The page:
Female physicists change topic from labs to life
Women in Physics is proving the power of the personal narrative.
Through a series of biographical seminars held this spring, WIP has made good on its promise to showcase the accomplishments of female scientists and educate the physics community on relevant issues. The talks are by women about women – yet have attracted and engaged both men and women. And in an environment where only 8 percent of faculty and 13 percent of graduate students are female, that means WIP has turned up the volume on a voice that has been relatively quiet.
Each seminar offers a rare glimpse at the experiences of women in science. In that sense, WIP member and graduate student Rachele Dominguez says they differ from the typical physics talk, centering on research. Discussions sometimes grow intense, as they tend to revolve around life issues rather than academic ones.
The first talk this spring came from Physics Professor Ophelia Tsui, who focused on her career transition from Hong Kong to Boston. Tsui’s path involved undergraduate training in Hong Kong; graduate school and post-doctoral positions in the United States; a faculty position back in Hong Kong; and finally a faculty position at BU. For the many attendees considering jobs abroad, Tsui’s advice was cogent. Anna Swan, joint professor in engineering and physics at BU, spoke in April about her life in science. Swan herself was a product of the Boston University graduate program and offered up a personal narrative of her career path from graduate training to her current position. She furnished students with insight into navigating the field as a female.
Visiting professors also offered their stories, including Professor Marcia Barbosa, a statistical physicist at the Universidade Federal do Rio Grande do Sul, in Brazil, who chairs the International Union of Pure and Applied Physics WIP group. Theoretical physicist Professor Giulia Pancheri, a member of the National Institute of Nuclear Physics in Italy, touched on gender policies and the status of female physicists in the European Union. At a recent speech at the APS meeting in Missouri, she also provided an historical analysis of why there are so few women in physics, including data from both the United States and Europe.
In an effort to pick up on an issue affecting a broader pool of graduate students, WIP also held a seminar on the proposal for a parental leave policy at BU. In March, biology graduate student Elizabeth Ewen discussed the proposal for the graduate student policy, now under review by administration. Ewen is a member of the Biology Graduate Student Association, a founding member of the Women in Biology, and the chair of the Parental Leave Committee for the graduate organization. Her talk, funded by the Physics Department and the Graduate Student Organization, underlined the need for the policy and drew a significant number of male attendees, as the policy will apply to both mothers and fathers. That may reflect the relevance of the group’s activities to the BU community as a whole, as well as the shift taking hold in American family life in recent decades.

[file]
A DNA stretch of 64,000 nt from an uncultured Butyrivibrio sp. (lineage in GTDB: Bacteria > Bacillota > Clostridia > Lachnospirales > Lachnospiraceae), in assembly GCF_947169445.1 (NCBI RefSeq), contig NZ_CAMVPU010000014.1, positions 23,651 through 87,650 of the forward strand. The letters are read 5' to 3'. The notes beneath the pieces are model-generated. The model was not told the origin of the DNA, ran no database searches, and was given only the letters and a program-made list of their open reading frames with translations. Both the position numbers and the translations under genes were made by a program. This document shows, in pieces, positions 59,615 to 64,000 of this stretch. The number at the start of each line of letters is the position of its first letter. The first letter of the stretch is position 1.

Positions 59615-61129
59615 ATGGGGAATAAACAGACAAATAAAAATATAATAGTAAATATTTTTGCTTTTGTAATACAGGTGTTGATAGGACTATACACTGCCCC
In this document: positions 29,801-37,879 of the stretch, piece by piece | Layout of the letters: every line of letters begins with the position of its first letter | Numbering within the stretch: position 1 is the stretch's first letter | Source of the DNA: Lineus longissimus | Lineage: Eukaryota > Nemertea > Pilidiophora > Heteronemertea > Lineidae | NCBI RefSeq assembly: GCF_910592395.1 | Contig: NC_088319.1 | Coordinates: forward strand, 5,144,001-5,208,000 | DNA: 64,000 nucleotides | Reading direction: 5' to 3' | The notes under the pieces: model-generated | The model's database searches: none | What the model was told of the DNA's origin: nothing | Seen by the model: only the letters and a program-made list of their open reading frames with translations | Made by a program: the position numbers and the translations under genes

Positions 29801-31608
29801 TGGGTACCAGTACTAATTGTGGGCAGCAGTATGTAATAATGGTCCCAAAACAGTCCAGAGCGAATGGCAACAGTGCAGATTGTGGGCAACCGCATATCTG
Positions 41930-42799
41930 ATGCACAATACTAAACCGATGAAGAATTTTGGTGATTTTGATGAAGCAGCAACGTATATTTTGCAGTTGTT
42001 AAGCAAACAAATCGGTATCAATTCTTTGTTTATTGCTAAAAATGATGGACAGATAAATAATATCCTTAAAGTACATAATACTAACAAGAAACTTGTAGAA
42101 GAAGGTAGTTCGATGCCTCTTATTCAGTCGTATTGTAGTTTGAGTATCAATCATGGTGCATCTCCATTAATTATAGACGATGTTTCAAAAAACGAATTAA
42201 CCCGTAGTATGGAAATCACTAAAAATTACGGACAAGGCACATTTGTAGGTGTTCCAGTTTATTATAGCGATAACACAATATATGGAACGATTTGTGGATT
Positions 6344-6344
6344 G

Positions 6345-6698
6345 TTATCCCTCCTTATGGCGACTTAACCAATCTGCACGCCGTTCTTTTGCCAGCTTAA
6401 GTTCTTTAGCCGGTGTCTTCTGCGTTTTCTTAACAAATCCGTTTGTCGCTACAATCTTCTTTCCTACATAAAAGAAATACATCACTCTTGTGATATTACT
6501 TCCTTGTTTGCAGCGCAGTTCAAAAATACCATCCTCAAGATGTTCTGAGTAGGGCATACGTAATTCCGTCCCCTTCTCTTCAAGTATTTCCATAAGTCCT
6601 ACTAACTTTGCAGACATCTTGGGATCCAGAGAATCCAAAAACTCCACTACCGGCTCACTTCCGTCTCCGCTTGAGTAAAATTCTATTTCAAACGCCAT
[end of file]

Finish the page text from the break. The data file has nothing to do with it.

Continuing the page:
Only 3 of 37 BU Physics faculty members and 15 of 115 graduate students are female, percentages that fall slightly below the national averages. Unpublished data from the American Institute of Physics states that 13 percent of physics faculty nationwide were female in 2006, and 14 percent of physics PhD earners were female. A 2005 AIP study also showed that women’s salaries on average were lower than men’s – even when working in the same area for the same amount of time.
It is from that reality that WIP began in earnest last year. The group is a wing of the BU Women in Science and Engineering, developed over the last decade, with roots in workshops that Professor Rama Bansil helped organize at MIT and BU in the early 1990s. But in 2007, it became a formal university organization and made it priority No. 1 to arrange lunchtime seminars that put female scientists front and center.
Of the past semester, Bansil says she is “so proud of what these women have accomplished.” But Dominguez says there is more work to do. Looking ahead, WIP members hope to collaborate with other female science students to found a graduate branch of WISE, allowing WIP to help organize and coordinate efforts to address shared concerns. It also plans to continue its seminars, including greater involvement from men. Physics Professor Gene Stanley is slated to speak next semester.
When asked why it’s critical to pull more women into the field of physics, Dominguez said that adding female faculty “improves the health” of a department. Bringing the number of female physicists closer to the number of males, she said, requires workplace policies related to family and lifestyle that “reflect the way society is already progressing.” She also expressed support for physics diversity in general, saying the inclusion of women and minorities builds on the variety of methodologies and ideas in any department. Science, Dominguez said, should serve society, and therefore be a cross-section of society.